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Theater of War presents reading of Socrates’ “Ajax” at Stony Brook

 

Martha Plimpton, above, won an Emmy award for her role as Virginia Chance in FOX's comedy "Raising Hope." NEWSDAY / TRIBUNE NEWS SERVICE
Martha Plimpton, above, won an Emmy award for her role as Virginia Chance in FOX’s comedy “Raising Hope.” NEWSDAY / TRIBUNE NEWS SERVICE

An audience settled into the Student Activities Center Auditorium on Wednesday to see a staged reading of a nearly 2,500-year-old Greek tragedy, Sophocles’ “Ajax.”

Reg E. Cathey (“The Wire,” “House of Cards”) played Ajax, a soldier who fought in the mythical war on Troy, and Martha Plimpton (“The Good Wife,” “Raising Hope”) played his wife, Tecmessa.

The reading and the following discussion was directed by Bryan Doerries, who also created the translation used.

Doerries is the founder of Theater of War and the larger performance company it is a part of, Outside The Wire.

Outside The Wire was brought to campus in part through the efforts of Professor Roger Thompson. Thompson applied for one of Stony Brook’s Presidential Mini-Grants for Departmental Diversity Initiatives, which helped fund the performance.

Theater of War’s goal with this program was to facilitate discourse between active soldiers, veterans, families, caregivers and other citizens. To do this, the group uses selections from ancient plays as material and inspiration for discussion.

According to Outside The Wire’s website, this is because these ancient plays timelessly and universally depict the visible and invisible wounds inflicted upon warriors by war.

Theater Of War’s Facebook page states, “By presenting these plays to military audiences, our hope is to de-stigmatize psychological injury and open a safe space for dialogue.”

The play begins near the end of the Trojan War, after Ajax had lost family members and friends and had been slighted by his own generals.

He is filled with an uncontrollable rage, and Tecmessa and his soldiers struggle to help him. He wanders to a deserted beach and kills himself with a sword through his stomach.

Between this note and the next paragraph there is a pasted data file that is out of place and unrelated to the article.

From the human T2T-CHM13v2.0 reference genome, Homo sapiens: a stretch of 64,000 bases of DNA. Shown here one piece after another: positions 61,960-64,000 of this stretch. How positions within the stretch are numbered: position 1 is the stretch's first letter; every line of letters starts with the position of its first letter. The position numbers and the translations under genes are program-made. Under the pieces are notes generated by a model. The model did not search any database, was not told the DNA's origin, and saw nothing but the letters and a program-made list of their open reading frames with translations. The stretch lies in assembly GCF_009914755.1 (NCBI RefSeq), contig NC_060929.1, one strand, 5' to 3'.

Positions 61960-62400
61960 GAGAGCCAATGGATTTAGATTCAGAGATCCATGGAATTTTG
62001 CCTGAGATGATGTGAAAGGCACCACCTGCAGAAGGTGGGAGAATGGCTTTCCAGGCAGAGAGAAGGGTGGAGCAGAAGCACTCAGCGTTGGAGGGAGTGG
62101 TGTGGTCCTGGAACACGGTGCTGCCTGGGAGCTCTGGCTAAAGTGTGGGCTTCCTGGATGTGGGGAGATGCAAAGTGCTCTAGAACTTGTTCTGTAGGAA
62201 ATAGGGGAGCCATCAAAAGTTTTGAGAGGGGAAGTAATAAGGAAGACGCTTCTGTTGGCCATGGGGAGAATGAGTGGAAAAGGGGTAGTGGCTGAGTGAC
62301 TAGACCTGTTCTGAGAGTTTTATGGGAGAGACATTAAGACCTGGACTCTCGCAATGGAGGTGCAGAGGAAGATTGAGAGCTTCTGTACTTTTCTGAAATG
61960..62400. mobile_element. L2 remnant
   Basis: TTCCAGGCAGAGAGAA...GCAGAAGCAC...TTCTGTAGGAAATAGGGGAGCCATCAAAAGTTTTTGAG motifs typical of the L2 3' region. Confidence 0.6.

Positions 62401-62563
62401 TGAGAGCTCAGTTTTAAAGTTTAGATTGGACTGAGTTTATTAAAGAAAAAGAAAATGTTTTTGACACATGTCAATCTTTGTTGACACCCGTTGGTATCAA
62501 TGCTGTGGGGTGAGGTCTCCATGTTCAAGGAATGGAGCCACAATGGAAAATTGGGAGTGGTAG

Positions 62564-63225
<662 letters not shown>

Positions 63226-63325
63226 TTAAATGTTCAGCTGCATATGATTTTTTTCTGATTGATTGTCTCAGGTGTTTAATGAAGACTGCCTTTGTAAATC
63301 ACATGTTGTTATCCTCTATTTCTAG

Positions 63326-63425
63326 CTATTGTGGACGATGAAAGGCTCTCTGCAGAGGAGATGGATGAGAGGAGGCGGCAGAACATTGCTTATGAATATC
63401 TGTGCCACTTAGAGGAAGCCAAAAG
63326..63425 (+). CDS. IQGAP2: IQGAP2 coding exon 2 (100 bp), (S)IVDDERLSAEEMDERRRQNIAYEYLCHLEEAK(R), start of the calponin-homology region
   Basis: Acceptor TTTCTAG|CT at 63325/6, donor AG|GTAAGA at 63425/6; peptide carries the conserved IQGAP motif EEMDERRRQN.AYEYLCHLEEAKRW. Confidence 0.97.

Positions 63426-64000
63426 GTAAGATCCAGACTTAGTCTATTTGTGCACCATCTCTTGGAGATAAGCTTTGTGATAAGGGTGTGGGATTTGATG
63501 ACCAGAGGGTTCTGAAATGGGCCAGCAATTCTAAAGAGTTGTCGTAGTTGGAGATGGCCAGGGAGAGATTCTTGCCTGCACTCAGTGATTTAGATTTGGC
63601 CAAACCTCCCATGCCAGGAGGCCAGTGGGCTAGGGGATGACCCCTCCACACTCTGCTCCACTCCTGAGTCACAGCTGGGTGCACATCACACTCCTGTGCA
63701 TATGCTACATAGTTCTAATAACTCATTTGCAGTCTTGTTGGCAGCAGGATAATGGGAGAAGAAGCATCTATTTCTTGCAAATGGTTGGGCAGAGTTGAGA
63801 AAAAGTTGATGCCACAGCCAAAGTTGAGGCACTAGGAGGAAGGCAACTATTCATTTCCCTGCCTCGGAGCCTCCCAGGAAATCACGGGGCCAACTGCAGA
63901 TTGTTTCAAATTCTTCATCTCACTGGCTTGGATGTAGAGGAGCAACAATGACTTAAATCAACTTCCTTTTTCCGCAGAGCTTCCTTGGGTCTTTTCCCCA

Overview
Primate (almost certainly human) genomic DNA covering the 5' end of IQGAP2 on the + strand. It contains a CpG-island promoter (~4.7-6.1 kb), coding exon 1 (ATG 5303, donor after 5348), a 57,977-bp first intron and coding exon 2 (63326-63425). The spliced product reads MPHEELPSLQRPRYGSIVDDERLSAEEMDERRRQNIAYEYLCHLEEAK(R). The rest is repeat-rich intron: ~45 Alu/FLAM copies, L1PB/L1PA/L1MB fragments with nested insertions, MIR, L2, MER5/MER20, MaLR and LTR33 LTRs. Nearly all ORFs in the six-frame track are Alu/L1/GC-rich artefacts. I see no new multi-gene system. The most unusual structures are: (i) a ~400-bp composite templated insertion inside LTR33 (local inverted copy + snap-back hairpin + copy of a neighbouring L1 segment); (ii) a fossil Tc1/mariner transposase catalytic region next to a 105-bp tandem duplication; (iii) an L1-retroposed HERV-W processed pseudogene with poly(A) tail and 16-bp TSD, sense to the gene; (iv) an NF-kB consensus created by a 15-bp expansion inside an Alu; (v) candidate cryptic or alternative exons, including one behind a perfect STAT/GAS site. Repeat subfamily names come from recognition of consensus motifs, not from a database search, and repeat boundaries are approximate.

Once the performance was over, four people who had volunteered before the show stepped up to the stage.

They all had personal experience with war and its damage. One was a trauma counselor, another a wife to a veteran and two were veterans themselves. The four people on stage touched on lines that had resonated with them.

Ajax says wrathfully “Crying is for women and cowards” and “Silence becomes a woman.”

These themes were consistent in the comments: that overseas there is often not an outlet for grief, and that upon returning home communication is difficult between a soldier and their spouse.

The conclusion was the same for everyone on stage: finding ways to develop communication and understanding helped. Some used group therapy, others counseling, and others veterans’ associations for support.

Doerries then posed questions to the group on stage and the audience: “What do you think Sophocles was doing by staging this play?” he asked.

He said that, to his surprise, soldiers have told him that they think it was to boost the moral of Sophocles’ troops. It is moral boosting “because it’s the truth,” they said.

Doerries then asked the Stony Brook audience: “If Ajax were someone you know, what would you say or do?”

One of the veterans present answered, in response to Ajax going to commit suicide: “I would tell him: ‘Sure, I’ll go to the beach with you. I’ll bring my sword, too. We’ll both do it.’ And then I’d say, ‘But let’s just do it tomorrow.’ And then I’d say that too him every day” in order to give him time.

The event was well done as both a facilitated community discussion and a type of theater. Plimpton and Cathey both delivered exceptional performances with difficult roles.

They were playing people experiencing things far beyond the normal range of human emotion, yet entirely real.

By necessity of the scene they had to shout and rage and cry, and yet the performances never became melodramatic or bombastic.

It felt merely like watching a friend go through the bleakest suffering and not knowing how to help them.

Additionally, Ajax was written by someone who understands: Sophocles was a playwright and also a soldier in a time of war.

For civilians with no connection to the military, the performance bestows understanding and empathy.

Doerries said that in response to his first question—what was Sophocles doing by staging this tragedy?—a general who attended one of the early performances answered “I think Sophocles wrote the play to comfort the afflicted and afflict the comfortable.

Outside the Wire’s next stop for “Theatre of War” will in April in Anchorage, Alaska.

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